#NEWYEARNEWME

So, as we ring in 2018, I wanted to pause for a moment and reflect on the newest face of the New Year’s resolution – #newyearnewme (#NYNM). This #NYNM is likely already in your ‘most maligned bullshit of 2018’ mental pigeon hole and fairly rightly so… Only the most ‘Basic’ of humans use such a trite and saccharine method to express their deep and heartfelt desire to change, surely. But here is the rub – we all have that low and persistent desire to grow and learn and be better today than we were yesterday.

We all have that feeling, in the deepest darkest recesses of our mind that we aren’t quite as good as we could be. It is why the concept of the New Year’s resolution is so instantly accessible to most of us. Why then does this not translate well into the social media sphere? Why does #NYNM fail so completely to elicit an empathetic response in the broader social consciousness? This cognitive dissonance has been gnawing at the back of my mind for the last few days and refuses to leave.

I was thinking on this and initially I wanted to dismiss all of the #NYNM ‘resolutioners’ as being ‘weak’ for needing prompting to bring about change in their lives. I wanted to solve this problem easily by criticising them for needing the death of a year and the birth of a new one to rouse them from their complacency. But when I really examined this premise I was forced to face facts, that I too had been subject to similar apathy and sloth when faced with the requirement for my own change.

When I was depressed and obese it had been the gift of an original FitBit Flex (for Christmas) that had finally awakened within me the knowledge and desire to bring about the physical and mental changes that largely defined my life.

I have been forced to accept that the #NYNM movement and I shared similar levels of external influence in initiating our respective evolutions. That wasn’t an easy realisation to swallow, knowing that I could never again earnestly enjoy a meme of Arnie looking despairingly over a packed gym and decrying the unwashed masses of #NYNM ‘resolutioners’. But it is the right standpoint to view this issue from – for better or for worse, very few of us manage to successfully self-initiate change of a lasting nature. It is almost always the words, or gifts of a friend or family member, a new financial or domestic situation that really get our respective ‘balls’ rolling.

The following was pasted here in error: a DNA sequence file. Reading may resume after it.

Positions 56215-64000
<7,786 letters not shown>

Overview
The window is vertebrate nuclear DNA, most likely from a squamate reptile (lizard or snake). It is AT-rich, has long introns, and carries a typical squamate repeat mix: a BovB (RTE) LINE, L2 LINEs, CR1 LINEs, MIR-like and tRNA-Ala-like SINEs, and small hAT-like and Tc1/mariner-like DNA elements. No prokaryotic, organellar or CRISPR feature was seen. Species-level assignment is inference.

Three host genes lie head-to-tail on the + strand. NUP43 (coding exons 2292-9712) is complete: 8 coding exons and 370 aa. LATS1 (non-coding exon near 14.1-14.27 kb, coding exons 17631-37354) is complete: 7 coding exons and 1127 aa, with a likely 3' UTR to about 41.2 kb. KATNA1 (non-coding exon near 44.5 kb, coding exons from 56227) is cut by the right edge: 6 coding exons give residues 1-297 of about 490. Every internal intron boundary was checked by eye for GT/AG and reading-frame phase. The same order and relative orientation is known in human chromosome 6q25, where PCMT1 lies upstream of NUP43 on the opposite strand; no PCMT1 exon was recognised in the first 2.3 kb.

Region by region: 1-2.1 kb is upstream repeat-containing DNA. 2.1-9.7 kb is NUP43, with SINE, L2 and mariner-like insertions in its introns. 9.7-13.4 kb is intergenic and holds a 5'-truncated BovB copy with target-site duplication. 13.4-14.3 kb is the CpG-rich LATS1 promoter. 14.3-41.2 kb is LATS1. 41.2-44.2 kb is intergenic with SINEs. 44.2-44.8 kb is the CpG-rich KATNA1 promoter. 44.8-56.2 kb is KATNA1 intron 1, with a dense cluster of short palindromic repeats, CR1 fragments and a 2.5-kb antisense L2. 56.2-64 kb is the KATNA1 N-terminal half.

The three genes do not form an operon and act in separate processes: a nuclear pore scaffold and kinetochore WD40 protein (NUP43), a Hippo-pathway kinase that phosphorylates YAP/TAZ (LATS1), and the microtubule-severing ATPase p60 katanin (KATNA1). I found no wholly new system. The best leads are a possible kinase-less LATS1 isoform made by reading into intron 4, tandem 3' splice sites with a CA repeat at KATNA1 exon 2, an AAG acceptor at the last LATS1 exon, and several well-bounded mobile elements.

As enlightening and challenging as this personal realisation was – it still didn’t get to the bottom of the #NYNM problem – except in secret it had.  When I really sat down to examine the problem it hit, square in the face. #NYNM is an impossibility. My personal changes had been improvements, rectifications of deficiencies and similar, not ‘evolutions’ not a replacement of the old ‘Me’ with some new and improved ‘Me’.

#NYNM it is not something I think anyone really honestly wants, or is capable of. The traditional New Year’s resolution has been about changing one or two minor aspects of one’s life in order to live a better more complete happy existence. Conversely, the immediate connotation of #NYNM is that we are throwing the baby out with the bathwater. “New Me – completely different from old me, old me is horrible and childish and completely bleh!!!!”. The idea that once you have come to such an epiphany that you could completely divorce yourself from ‘old you’ in order to achieve #NYNM is entirely without merit. More disturbingly, it shows signs of the invasion capitalistic ideals into our deepest personal spheres.

Now that was an alarming paragraph, let me explain.

The idea that we would ever want to completely do away with the entirety of our being in order to be reborn – a glorious phoenix arising from the ashes of our own demise – is truly preposterous. Anyone capable of such a thought is clearly a mostly rational actor and more than likely has a concept of self and identity through time. The idea that one could ever meaningfully engage with the concept of a philosophical ‘death’ in order to initiate change simply flies 180 degrees in the face of reason.